Essentially, it means that the capacity-building funding is intended to be made available to NGOs through a conditional grant – that the funding is granted for a particular purpose or purposes, and that goods or services are not being purchased. This contrasts with the use of a contract where funding is disbursed on receipt of goods or services. A traditional contractual relationship may not be appropriate for NGOs receiving public funding as a capacity-building grant.

How one Ministry establishes and administers a new capacity-building programme

In this scenario, the fictitious Ministry for New Zealanders (the Ministry) is responsible for establishing and administering a new annual Other Expense appropriation of $14 million for capacity building. Cabinet has approved the new capacity-building programme, with the funding authorised by Parliament through the Appropriation (Estimates) Act.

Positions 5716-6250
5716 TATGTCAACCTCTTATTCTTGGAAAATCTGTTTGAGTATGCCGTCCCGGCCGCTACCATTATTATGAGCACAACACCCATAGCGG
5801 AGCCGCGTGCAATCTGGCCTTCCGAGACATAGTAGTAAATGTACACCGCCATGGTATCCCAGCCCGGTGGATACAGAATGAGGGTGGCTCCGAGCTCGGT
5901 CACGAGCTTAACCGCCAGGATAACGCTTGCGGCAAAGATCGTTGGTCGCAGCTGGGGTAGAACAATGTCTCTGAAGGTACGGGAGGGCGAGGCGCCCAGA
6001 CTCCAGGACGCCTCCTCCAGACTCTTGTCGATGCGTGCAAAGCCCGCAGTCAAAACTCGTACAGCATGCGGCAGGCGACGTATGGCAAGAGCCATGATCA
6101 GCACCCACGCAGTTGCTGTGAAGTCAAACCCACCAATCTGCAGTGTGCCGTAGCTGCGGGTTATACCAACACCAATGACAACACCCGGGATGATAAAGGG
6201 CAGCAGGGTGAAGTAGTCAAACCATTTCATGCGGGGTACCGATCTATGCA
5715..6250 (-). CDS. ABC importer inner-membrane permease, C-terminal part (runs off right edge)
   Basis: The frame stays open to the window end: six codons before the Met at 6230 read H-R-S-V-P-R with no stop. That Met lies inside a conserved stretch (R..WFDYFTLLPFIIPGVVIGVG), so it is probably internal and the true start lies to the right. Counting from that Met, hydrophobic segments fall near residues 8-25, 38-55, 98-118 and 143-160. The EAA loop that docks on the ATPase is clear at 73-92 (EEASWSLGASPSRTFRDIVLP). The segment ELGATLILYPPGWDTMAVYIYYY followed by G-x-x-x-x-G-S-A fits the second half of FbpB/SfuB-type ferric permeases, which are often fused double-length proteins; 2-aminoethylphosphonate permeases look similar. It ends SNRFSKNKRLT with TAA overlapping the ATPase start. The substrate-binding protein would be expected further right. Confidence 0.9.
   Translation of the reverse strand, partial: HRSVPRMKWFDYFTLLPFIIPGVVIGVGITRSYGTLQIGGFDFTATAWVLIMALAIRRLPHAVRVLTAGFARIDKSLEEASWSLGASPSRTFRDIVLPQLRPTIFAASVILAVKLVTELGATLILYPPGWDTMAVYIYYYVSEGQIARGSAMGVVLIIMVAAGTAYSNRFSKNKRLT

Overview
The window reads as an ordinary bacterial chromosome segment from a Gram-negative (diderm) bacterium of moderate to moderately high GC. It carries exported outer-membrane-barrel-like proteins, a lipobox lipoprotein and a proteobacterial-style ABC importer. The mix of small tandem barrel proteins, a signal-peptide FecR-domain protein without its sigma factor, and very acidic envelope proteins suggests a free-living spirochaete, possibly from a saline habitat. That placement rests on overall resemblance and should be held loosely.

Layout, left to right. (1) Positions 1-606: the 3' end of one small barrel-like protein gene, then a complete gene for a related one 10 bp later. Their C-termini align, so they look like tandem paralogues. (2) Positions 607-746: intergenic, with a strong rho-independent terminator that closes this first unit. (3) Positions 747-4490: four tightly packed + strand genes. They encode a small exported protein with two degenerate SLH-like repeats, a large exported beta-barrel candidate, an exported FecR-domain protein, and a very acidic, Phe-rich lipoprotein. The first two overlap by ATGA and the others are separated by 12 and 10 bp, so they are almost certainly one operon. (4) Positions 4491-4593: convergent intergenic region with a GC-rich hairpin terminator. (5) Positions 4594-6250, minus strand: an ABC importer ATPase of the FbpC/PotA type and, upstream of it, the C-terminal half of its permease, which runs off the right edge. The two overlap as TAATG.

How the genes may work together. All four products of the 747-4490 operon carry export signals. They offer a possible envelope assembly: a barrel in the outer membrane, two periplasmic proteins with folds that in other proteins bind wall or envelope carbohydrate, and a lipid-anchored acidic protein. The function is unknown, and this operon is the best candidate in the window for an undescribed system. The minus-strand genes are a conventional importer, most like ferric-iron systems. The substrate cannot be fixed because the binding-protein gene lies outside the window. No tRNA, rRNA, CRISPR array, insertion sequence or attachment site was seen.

As this is a new initiative, the Ministry first establishes the operational parameters for administering the overall capacity-building programme. The Ministry uses the Cabinet policy decisions to guide its initial planning for funding arrangements with NGOs. This includes clarifying the policy intent (that is, the purpose and objectives for which the capacity of NGOs is being built) and ensuring that this intent flows through all of the Ministry’s operational policy decisions in relation to the capacity-building programme. This helps to ensure that the Ministry is acting lawfully (that the public funding is being used for the purpose for which it was appropriated), and can demonstrate accountability to the responsible Minister for its administration of the capacity-building programme.